Having recently attended the Qual360 conference in Berlin, Mustard research director Rebecca Harris reflects on the superpower of qualitative research – empathy!
The Qual360 conference in Berlin is an event that brings together the global community of qualitative market researchers, client-side researchers, forward thinking agencies, independent moderators and disruptive technology providers.
Reflecting on the two days, my favourite sessions were definitely the case studies that were presented by some of the most respected client-side researchers in the world. They shared detailed examples of their research programmes and how insight is being used to drive positive change, to make a difference. They were all so different in terms of their industry (from pizza to energy) and their business challenges (cost of living crisis aside).
But there was one thing that nearly all of the best case studies had in common. At the heart of each of the research programmes was quite simply, human interaction! Despite the big research budgets of the likes of the likes of IKEA, Domino’s Pizza Enterprises and E-On, and emergence of new research methods and technologies, the most ground breaking insight was borne from the closest human connections and exchanges.
Nothing ground breaking in terms of the methods – just getting out there, immersing oneself in the target audience’s ‘world’, observing and talking to them about what they do, what they think, how they feel – and why. Focus groups and in-depth interviews remained the most common format for doing this, mainly in-person (but with some online too).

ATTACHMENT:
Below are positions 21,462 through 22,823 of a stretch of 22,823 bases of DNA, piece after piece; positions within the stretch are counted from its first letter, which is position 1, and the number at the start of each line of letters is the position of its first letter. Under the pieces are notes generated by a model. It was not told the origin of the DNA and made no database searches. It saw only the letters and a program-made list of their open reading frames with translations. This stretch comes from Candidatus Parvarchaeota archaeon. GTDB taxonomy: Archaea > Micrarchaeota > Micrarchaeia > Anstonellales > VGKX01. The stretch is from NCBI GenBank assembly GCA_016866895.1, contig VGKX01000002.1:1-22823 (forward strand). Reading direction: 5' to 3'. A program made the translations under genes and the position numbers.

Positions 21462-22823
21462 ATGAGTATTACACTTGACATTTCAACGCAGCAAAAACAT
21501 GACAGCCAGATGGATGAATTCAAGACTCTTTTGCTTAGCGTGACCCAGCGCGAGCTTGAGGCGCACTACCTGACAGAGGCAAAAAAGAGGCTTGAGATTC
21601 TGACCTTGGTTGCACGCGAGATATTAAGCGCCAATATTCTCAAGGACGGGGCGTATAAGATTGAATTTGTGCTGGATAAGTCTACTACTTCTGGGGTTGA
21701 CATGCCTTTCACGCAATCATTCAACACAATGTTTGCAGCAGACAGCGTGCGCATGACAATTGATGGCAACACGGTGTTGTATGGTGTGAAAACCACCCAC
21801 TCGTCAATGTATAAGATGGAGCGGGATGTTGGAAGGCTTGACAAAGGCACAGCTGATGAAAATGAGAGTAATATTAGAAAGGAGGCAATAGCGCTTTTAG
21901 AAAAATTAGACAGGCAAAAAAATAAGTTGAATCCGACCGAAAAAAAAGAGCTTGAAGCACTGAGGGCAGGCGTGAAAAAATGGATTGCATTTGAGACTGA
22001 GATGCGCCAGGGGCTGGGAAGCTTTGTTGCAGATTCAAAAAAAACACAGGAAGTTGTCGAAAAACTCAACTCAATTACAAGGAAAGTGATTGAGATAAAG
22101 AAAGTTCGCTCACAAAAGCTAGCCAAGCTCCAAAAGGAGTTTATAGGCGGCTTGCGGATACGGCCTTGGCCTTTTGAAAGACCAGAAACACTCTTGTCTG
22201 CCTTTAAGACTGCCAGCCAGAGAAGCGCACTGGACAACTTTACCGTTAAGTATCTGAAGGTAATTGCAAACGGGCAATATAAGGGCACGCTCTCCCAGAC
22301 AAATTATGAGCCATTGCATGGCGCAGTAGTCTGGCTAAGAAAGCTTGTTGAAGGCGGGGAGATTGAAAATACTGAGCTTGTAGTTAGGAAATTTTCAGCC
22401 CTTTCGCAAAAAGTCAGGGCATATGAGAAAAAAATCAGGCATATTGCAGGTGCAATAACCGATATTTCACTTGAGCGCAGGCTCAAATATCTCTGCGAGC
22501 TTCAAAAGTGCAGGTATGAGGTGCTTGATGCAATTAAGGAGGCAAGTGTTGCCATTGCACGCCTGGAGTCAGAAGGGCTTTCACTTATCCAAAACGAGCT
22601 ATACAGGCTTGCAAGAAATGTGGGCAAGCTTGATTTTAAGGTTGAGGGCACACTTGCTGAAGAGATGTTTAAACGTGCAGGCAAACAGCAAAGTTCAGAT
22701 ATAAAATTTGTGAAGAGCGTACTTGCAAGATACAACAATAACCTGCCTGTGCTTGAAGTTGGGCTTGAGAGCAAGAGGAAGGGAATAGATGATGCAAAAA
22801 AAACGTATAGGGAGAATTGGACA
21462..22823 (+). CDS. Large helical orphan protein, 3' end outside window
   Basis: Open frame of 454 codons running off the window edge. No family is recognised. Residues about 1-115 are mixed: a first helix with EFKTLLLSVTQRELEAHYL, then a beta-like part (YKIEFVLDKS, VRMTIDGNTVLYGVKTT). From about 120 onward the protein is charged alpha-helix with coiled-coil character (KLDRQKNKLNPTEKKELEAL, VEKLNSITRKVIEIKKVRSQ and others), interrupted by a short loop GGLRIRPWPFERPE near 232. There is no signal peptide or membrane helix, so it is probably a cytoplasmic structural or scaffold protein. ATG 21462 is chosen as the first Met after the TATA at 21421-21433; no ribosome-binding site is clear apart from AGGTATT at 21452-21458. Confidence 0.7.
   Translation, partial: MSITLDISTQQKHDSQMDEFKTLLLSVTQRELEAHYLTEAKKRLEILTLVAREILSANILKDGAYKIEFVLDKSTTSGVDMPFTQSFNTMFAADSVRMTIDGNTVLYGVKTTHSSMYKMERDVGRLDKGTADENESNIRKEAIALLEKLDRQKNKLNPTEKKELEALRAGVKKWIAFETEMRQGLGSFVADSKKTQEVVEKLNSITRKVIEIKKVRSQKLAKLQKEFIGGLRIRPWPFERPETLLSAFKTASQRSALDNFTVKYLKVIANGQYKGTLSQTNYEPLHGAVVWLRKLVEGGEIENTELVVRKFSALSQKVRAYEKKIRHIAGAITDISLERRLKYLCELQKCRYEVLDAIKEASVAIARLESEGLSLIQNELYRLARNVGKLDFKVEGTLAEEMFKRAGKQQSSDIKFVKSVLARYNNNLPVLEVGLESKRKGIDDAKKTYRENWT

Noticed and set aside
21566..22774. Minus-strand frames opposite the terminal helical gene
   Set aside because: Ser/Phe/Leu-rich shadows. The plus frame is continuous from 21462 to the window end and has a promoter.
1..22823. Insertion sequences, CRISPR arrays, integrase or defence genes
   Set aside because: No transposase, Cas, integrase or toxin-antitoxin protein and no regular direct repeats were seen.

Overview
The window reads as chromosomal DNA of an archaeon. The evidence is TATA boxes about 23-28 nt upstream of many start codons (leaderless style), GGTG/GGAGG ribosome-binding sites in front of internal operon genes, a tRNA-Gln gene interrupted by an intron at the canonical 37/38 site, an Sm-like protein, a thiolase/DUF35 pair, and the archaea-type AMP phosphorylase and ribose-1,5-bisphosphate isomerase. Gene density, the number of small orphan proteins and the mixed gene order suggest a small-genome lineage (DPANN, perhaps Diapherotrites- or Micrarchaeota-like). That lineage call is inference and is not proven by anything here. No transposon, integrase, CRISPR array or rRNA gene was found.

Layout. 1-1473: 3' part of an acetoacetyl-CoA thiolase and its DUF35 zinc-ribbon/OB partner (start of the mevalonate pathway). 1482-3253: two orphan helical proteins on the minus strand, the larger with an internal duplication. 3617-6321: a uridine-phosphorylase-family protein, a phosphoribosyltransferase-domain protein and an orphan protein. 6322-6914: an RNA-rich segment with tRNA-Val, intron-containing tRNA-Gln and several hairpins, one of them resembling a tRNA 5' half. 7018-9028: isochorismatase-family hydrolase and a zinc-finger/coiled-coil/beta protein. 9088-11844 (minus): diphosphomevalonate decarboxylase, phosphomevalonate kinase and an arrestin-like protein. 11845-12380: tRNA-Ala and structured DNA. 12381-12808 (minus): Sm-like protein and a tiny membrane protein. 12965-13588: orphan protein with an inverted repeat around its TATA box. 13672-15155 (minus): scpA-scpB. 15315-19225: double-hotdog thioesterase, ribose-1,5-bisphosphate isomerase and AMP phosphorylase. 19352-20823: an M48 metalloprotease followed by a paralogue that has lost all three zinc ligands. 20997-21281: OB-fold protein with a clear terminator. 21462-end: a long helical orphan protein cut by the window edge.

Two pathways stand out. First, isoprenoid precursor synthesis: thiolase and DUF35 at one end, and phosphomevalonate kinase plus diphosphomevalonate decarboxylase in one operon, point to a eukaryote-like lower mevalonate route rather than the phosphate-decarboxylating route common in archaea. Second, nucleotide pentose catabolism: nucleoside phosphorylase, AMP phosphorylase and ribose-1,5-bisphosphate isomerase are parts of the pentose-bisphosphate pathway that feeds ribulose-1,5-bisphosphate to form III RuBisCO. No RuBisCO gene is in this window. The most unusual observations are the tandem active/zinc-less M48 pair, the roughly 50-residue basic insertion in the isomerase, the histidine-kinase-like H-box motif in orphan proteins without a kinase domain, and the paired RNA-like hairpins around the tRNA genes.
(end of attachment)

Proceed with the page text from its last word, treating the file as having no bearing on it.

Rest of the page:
These traditional methods date back to the 1940s, and they are still relevant and highly effective today. But why? New technologies can certainly enhance qualitative research in terms of speeding things up, streamlining the experience, engaging more widely, sharing media and making sense of big data – and let’s face it, adding a bit of pizazz – but the key to success for any qualitative method is the human interaction and empathy. Be that a focus group, an online community, a depth interview on MS Teams or an accompanied shopping trip. Empathy is quite simply, our superpower. Something which machines cannot learn or show. As humans, we thrive on empathy.
“Empathy is patiently and sincerely seeing the world through the other person’s eyes. It is not learned in school; it is cultivated over a lifetime.” – Minter Dial in Heartificial Empathy
Rest assured fellow qualitative researchers; the robots can’t do what we do! Now, go harness your superpower and let that superhero moderator in you shine!